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‘The Defenders’: Why That Ending Represented the Worst Kind of Superhero Cliche

"The Defenders" made a bad choice at the end of the season, something hundreds of other shows have made before.

Marvel's The Defenders

Jessica Miglio/Netflix

[Editor’s note: Spoilers follow for “Marvel’s The Defenders.”]

Much of Marvel’s highly anticipated Netflix umbrella series “The Defenders” went so well. The four unique stars gelled together nicely as a team (albeit a non-hugging one), the supporting characters from the four shows united as a complete ensemble in their own right, and Sigourney Weaver wore some fabulous draped blouses and dresses.

Not only that, but the tightness of only eight episodes meant that when watched as a binge, the show managed to avoid dragging the way other Marvel series have done in the past with 13 episodes.

But then, Matt Murdock (Charlie Cox) said the fateful words heard in at least a dozen other stories of this type: “I can reach her.” The “her” in this case being Elektra (Elodie Yung), who has been leading an army of ninjas against him and his friends.

Their ensuing fight clarifies just why this is not a healthy relationship for either of them, especially the part where they’re about to be crushed under a building armed with explosives. As the timer hits zero and the building collapses, Matt and Elektra kiss, the ceiling above descending towards them…

…and there are still at least 15 minutes left in the episode, as things fade to grey. What ensues in that time is everyone else proceeding to mourn Matt’s loss, process the lessons they’ve learned as a result of these events, and attempt to move forward with their own lives. There’s no full funeral, but Karen (Deborah Ann Woll) lights a candle for him and Danny Rand (Finn Jones) perches on a rooftop, as the Empire State Building lights up bright red in Matt’s honor.

Marvel's The Defenders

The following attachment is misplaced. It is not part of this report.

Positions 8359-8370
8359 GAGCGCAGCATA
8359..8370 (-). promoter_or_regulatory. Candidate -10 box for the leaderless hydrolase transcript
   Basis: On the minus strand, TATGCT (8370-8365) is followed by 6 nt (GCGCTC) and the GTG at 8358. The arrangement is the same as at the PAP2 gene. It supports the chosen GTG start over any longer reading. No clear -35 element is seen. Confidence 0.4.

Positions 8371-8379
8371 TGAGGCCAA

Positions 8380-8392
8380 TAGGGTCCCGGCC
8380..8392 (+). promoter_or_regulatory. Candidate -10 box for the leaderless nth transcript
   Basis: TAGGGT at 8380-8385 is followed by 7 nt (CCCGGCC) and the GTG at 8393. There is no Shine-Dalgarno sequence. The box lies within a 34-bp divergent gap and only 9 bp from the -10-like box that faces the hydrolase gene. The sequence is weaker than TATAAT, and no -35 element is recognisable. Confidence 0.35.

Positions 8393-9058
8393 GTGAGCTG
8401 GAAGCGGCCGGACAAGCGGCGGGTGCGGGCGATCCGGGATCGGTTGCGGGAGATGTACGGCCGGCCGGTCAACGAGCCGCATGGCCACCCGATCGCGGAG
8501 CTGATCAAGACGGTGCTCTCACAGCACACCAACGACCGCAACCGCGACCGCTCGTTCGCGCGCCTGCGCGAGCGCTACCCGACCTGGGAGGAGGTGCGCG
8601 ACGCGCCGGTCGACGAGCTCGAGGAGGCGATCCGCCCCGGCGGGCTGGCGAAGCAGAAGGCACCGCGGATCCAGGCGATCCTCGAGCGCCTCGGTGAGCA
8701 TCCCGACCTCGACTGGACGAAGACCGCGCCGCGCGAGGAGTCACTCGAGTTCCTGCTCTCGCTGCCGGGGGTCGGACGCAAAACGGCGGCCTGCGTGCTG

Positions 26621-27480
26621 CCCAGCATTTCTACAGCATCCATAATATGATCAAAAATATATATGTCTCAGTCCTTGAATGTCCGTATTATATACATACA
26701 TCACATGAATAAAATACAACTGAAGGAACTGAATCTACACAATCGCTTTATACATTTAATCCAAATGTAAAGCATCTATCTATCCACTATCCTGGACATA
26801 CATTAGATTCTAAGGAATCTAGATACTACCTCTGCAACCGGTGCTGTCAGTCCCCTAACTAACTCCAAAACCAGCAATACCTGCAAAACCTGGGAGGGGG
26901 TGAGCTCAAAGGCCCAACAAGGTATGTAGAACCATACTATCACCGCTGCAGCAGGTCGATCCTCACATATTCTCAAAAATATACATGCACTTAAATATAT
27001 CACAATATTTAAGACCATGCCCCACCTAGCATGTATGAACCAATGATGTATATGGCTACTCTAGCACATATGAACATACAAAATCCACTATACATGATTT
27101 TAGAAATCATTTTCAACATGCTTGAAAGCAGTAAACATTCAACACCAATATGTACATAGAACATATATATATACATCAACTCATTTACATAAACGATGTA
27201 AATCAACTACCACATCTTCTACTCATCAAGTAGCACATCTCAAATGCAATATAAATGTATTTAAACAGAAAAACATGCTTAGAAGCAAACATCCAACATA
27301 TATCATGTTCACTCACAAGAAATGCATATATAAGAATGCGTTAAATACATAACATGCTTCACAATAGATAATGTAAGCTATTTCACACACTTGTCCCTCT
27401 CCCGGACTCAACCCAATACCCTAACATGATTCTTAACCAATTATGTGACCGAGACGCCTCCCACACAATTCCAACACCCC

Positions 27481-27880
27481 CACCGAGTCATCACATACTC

The next, and final scene: Matt is — of course — still alive. It’s an ending that’s hugely frustrating for any fan of comic books, or narratives driven by heroes, for a number of reasons.

It Was Obviously Not Real

If, in the moments after the building collapsed, you were a viewer who reached for your nearest internet device and Googled “Daredevil Season 3,” you were not alone. (If you didn’t, know that it was greenlit in 2016, and starts shooting this October.) In the nine years since the launch of the Marvel Cinematic Universe, very few established characters have ever truly kicked the bucket, and certainly not the lead character of a flagship series.

But for an extended period of time, “The Defenders” chose to embrace the notion that Matt Murdock was really and truly dead. Which leads to the next point…

It Cheapens Real Grief

The only real, permanent tragedy experienced at the end of “The Defenders” is Misty Knight (Simone Missick) becoming an amputee, losing her arm above the elbow after a freaking ninja cuts it off. Misty losing her arm is perhaps the most genuinely shocking moment of the season, largely given the fact that the show didn’t go back on itself and reverse it. (Though it would be incredibly cool if Misty ended up with a badass robot arm, down the line.)

Otherwise, we get to see characters we like put through the wringer over a death that the show completely fails to sell as authentic, even before it reveals that Matt survived. The tribute paid to Matt as a hero and as a man would have worked if he had been truly martyred for the cause.

But his reasoning for staying behind as the others rushed to safety was motivated entirely by his love for Elektra (which also made it all the sadder to see an oblivious Karen grieve for him). And once again, any savvy fan of this genre knew it wasn’t real, and knew better than to assign any genuine emotion to the moment. Because…

Marvel's The Defenders

We’ve Seen It So Many Times Before

Rather than dig down into the many, many examples of characters presumed dead for dramatic effect and then miraculously revived, let’s just focus on one: “Batman v. Superman: Dawn of Justice,” [spoilers ahead] which made the bold move of introducing a wider universe of superheroes, and then killing off the most famous one of them all at the end of the film.

But it stretches back for years — how many times did Buffy or Mulder kick the bucket, after all, during their shows? Perhaps it’s a relief that “The Defenders” doesn’t end on an uncertain cliffhanger and does confirm that Matt is still alive. That still doesn’t excuse such a large portion of the episode being devoted to a false tragedy.

There is another bright spot to the final scene: It’s not a complete waste of time, as it sets up what will undoubtedly be a key component of “Daredevil” Season 3. [Spoilers for the “Daredevil” comics follow.] Longtime Matt Murdock fans know that Matt waking up in (supposedly) a nunnery, with another nun mentioning the name “Maggie,” means that fans can look forward to the introduction of Matt’s mother in the next season.

Oh, and of course, fans can also look forward to finding out just how in the hell Matt survived the building’s implosion. But ultimately, that doesn’t matter quite as much. There was no doubt that he would.

“Marvel’s The Defenders” is streaming now on Netflix. 

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